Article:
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Diurnal and Seasonal Changes in Stem Radius Increment and Sap Flow Density Indicate Different Responses of Two Co-existing Oak Species to Drought Stress

Author(s): MÉSZÁROS, Ilona | KANALAS, Péter | FENYVESI, András | KIS, József | NYITRAI, Balázs | SZŐLLŐSI, Erzsébet | OLÁH, Viktor | DEMETER, Zita | LAKATOS, Ágnes | ANDER, István

Journal: Acta Silvatica & Lignaria Hungarica
ISSN 1786-691X

Volume: 7;
Start page: 97;
Date: 2011;
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Keywords: drought | forest/potential evapotranspiration | Quercus petraea | Quercus cerris | stem (tree) water deficit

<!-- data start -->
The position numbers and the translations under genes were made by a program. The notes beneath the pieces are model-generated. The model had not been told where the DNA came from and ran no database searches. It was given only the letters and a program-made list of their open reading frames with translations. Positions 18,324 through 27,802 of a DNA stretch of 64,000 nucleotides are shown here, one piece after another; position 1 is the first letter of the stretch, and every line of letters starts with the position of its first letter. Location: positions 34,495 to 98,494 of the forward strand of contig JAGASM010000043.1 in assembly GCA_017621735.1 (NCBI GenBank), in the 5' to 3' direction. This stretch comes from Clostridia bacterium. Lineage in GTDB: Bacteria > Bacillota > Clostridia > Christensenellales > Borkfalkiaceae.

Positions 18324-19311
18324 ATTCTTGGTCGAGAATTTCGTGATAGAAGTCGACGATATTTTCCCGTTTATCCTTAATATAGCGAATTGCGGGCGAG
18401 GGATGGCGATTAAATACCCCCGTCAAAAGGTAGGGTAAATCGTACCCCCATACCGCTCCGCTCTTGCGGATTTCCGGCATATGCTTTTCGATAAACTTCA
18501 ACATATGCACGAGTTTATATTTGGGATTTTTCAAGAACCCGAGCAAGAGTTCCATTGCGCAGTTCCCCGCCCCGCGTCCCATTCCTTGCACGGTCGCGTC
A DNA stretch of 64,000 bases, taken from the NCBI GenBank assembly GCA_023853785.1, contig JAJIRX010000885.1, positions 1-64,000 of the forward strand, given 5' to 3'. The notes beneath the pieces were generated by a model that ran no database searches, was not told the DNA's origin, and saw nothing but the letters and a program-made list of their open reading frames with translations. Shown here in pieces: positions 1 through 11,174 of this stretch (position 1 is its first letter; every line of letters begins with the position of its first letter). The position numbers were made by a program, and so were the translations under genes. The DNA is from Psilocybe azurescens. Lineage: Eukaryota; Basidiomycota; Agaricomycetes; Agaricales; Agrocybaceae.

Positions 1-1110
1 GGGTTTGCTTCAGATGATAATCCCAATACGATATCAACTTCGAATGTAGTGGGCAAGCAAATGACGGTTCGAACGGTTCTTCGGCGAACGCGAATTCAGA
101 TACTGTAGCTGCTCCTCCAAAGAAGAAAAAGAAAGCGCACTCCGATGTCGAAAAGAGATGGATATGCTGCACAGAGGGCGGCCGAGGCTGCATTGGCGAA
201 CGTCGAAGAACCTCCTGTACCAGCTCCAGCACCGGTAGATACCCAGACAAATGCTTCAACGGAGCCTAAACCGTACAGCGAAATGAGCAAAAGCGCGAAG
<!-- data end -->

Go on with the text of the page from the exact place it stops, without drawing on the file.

Using continuous monitoring of stem radius combined with sap flow measurements weassessed the effects of environmental conditions on tree radial growth and water status of two coexistingoak species (Quercus petraea and Quercus cerris) at high resolution time in growingseasons of 2008 and 2009. The forest (95–100 yr) is situated in a xeric site in the transition zonebetween forested and forest-steppe regions in north-eastern Hungary, Bükk mountains (47o90’N,20o46’E, elevation 320–340 m a.s.l.). Weather conditions in the growing season of 2008 (totalrainfall 354 mm, mean daily temperature 17.0 oC) was less extreme than in 2009 (total rainfall299 mm, temperature 17.9 oC). Rainfall strongly determined the course of radial growth incrementin trees. Radial growth of trees was limited in 2009 due to the drought in spring. The maximumradial increment of both species was achieved three weeks earlier (4th week of June) than in 2008(4th week of July). We used dendrometer monitoring data for estimation of stem (tree) waterdeficit (W) by measuring water-related changes in stem radius (Zweifel et al. 2005). Themagnitude of tree water deficit variation (W) was always smaller in Q. cerris than in Q. petraea.In contrast, Quercus cerris always exhibited larger daytime averages and maxima of sap flowdensity. In August of 2009 when drought became severe there were larger increases in tree waterdeficit (W) (50–55 %) in both species compared to July as it could be expected from the extentof decreases in sap flow density (24–28%). Our data suggested that due to the low SWC thetranspiration was supported mainly from the inner water storage of trees during prolonged droughtwhich resulted in high stem water deficit (W).
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